Judging Others

John ArmstrongUnity of the Church

There are some obvious tensions that we encounter when we read the Scriptures. One such tension that often causes significant problems between Christians is the biblical teaching regarding judging others.

The Scriptures do teach us to avoid judgmental attitudes toward others, especially in dealing with Christians. At the same time we are clearly encouraged to developing a discerning attitude that can evaluate people and ministries carefully; e.g, 1 Cor. 5:12-13; 1 Cor. 5:1-5; 6:1-6; Matthew 7:15-20; 2 Cor. 11:10-15. This is the tension I refer to here. How can we follow both of these standards? No matter how you apply these texts you will soon have to admit that judging and discerning sometimes do get very close to one another.

The temptation to pass judgment upon the life or testimony of other individuals is clearly warned against in the New Testament. If you have lived in a Christian context where the truth of your church or mission is extremely important than the tendency will always be to err on the side of passing judgment wrongly or unfairly. I have seen more of this misuse of Scripture than I care to think about. I have also done more than my share of judging others critically and unfairly.

Large I recently dipped into a great resource on my shelves titled: The Quotable Oswald Chambers (Grand Rapids: RBC Ministries, 2008). Chambers had a lot of great thoughts about this subject. I find him extremely wise. Here are a few of his comments on judging others.

We say that a man is not right with God unless he acts on the line of the precedent we have established. We must drop our measuring-rods for God and for our fellow men. All we can know about God is that His character is what Jesus Christ has manifested; and all we know about our fellow men presents an enigma which precludes the possibility of the final judgment being with us.

What a marvelous reminder of our human weakness and limitations. The "enigma" precludes the possibility of final judgment residing with us.

Sc122-026 Chambers is again insightful when he says:

We pronounce judgments, not by our character or our goodness, but by the intolerant ban of finality in our views, which awakens resentment and has none of the Spirit of Jesus in it. Jesus never judged like that. It was His presence, His inherent holiness that judged. Whenever we see Him we are judged instantly. We have to practice the presence of Jesus and work on the basis of his disposition. When we have experienced the unfathomable forgiveness of God for all our wrong, we must exhibit that same forgiveness to others.

I wish I had a dollar for all the times that I allowed my views to lead me to embrace "an intolerant ban of finality in [my] views." Chambers' ideas here are quite powerful. He says the "presence" of Jesus was judgment in itself. If my life was holy, in the best and fullest sense, then my words would not be needed to judge most situations. My life would raise all the right questions if I lived as I should.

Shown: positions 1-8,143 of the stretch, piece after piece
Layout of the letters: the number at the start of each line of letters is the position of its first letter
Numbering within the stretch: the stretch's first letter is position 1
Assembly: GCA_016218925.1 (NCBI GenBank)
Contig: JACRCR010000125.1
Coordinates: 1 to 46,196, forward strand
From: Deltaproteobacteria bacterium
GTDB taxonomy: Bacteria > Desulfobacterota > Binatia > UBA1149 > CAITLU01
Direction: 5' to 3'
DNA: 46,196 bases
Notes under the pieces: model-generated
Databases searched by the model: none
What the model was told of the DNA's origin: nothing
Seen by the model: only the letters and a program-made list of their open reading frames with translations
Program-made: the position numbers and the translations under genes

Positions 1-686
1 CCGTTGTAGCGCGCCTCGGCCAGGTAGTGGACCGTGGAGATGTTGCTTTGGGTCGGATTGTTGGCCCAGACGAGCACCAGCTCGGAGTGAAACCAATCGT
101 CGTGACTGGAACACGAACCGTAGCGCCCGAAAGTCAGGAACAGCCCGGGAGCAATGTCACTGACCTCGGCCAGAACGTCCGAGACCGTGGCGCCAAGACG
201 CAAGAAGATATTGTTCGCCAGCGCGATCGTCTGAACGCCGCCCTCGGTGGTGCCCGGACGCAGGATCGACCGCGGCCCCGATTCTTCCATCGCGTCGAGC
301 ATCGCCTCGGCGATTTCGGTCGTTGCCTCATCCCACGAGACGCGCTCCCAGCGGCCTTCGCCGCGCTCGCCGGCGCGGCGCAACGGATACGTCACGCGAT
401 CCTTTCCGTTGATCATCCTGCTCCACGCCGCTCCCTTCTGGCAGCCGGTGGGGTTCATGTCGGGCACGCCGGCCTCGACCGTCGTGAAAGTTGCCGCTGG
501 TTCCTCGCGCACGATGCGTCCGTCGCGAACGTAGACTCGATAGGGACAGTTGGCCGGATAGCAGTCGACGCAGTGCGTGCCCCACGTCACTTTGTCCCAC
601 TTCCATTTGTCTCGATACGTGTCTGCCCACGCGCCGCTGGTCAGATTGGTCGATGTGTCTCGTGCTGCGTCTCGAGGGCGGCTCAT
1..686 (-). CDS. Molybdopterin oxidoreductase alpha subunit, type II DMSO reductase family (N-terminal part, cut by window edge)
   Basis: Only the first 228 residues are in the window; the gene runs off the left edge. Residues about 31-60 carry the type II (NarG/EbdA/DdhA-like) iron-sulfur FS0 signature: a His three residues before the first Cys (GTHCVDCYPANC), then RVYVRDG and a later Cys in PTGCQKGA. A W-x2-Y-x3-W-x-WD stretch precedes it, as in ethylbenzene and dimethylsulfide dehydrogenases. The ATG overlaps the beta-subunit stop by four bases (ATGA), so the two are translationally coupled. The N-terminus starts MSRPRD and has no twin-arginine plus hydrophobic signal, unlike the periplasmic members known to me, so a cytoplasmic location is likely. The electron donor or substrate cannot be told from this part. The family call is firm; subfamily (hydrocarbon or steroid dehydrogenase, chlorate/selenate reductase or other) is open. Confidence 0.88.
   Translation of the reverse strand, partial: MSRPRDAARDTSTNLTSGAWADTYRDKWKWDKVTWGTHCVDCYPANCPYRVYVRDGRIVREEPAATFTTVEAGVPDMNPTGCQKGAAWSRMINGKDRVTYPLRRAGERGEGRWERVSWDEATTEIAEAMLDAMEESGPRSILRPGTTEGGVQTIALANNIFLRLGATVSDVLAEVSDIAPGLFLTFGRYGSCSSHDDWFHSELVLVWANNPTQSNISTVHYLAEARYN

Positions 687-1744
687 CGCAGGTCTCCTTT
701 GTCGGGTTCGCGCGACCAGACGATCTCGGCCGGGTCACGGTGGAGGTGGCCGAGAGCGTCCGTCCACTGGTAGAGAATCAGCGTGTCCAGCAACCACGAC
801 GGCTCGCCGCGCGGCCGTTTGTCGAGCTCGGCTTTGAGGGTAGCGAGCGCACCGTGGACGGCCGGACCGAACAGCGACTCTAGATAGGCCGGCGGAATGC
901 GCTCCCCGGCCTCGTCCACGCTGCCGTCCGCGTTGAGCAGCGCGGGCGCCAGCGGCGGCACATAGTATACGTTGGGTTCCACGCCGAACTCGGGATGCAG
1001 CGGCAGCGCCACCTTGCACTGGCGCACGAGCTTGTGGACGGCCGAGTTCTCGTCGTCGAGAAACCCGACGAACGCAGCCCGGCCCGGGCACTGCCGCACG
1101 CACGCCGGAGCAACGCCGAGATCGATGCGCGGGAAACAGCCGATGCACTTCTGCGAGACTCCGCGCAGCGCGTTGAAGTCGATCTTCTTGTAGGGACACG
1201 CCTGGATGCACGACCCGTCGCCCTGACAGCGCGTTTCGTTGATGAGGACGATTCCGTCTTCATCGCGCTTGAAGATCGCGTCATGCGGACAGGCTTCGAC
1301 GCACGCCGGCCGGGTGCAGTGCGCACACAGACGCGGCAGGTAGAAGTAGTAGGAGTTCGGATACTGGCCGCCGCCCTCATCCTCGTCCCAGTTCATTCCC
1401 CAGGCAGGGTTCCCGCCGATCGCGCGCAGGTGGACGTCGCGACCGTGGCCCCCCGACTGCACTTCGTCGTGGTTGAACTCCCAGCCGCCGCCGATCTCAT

I think the most common form of judging that I have experienced, and this is why I write about this so often in these blogs, is the judgment Christians feel they must exercise toward fellow Christians because they do not believe the "gospel" in just the way we do. Catholics do it when they say Christ is found only in the Catholic Church and its sacraments. Protestants do it when they insist that Rome teaches a false gospel and thus Catholics are all condemned by Galatians 1 for preaching a "false gospel." This very fruitless exercise harms the work of Christ profoundly and grieves the Holy Spirit. Oswald Chambers is helpful when he concludes:

Beware of mistaking suspicion for discernment; it is the biggest misunderstanding that ever twisted Christian humility into Pharisaism.

In Oswald Chambers' study of the Sermon on the Mount he wrote:

The average Christian is the most penetratingly critical individual; there is nothing of the likeness of Jesus Christ about him. A critical temper is a contradiction to all our Lord's teaching. Jesus says of criticism, "Apply it to yourself, never to anyone else." "Why do you judge your brother? . . . for we shall all stand before the judgement seat of Christ."

And he says in Notes on Isaiah:

The danger is lest we make the little bit of truth we do know a pinnacle on which we set ourselves to judge everyone else. It is perilously easy to make our conception of God like molten lead and pour it into our specially designed mould and then when it is cold and hard, fling it at the heads of the religious people who don't agree with us.

This is precisely how I treated Catholics for many years. I read a great deal of polemical argumentation about what was wrong with Catholic teaching and Catholic teachers. I stereotypically used the bits and pieces I collected to pour this into my designed mould. Then when these views hardened I had something to fling against other Christians. The problem here is really rather uncomplicated. First, I used teaching that I did not agree with out of misunderstanding and fear. Second, I then mixed this into a mold that made me feel like I was in the right and they were in the wrong. Then it is only a baby step to judging wrongly.

The number one mistake I encounter among evangelicals who judge Catholics to be non-Christians is in how they take a piece of theological debate, or of historical conflict, and then use it as the "right understanding" of the Catholic position. The most egregious example of this is quite common. Catholics teach that we are saved by our human works so they preach a false gospel. This statement is patently false but most who use it never bother to find out why. It is just much easier to hold on to our specially designed mould and keep throwing things around the room.